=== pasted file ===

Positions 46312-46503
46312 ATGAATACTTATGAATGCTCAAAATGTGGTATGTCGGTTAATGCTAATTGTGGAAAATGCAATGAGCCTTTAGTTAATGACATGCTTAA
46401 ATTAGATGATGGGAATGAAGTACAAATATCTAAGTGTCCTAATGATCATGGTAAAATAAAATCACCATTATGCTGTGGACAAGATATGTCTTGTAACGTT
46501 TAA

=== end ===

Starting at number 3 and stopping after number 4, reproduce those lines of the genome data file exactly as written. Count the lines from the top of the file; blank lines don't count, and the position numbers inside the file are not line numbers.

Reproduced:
46401 ATTAGATGATGGGAATGAAGTACAAATATCTAAGTGTCCTAATGATCATGGTAAAATAAAATCACCATTATGCTGTGGACAAGATATGTCTTGTAACGTT
46501 TAA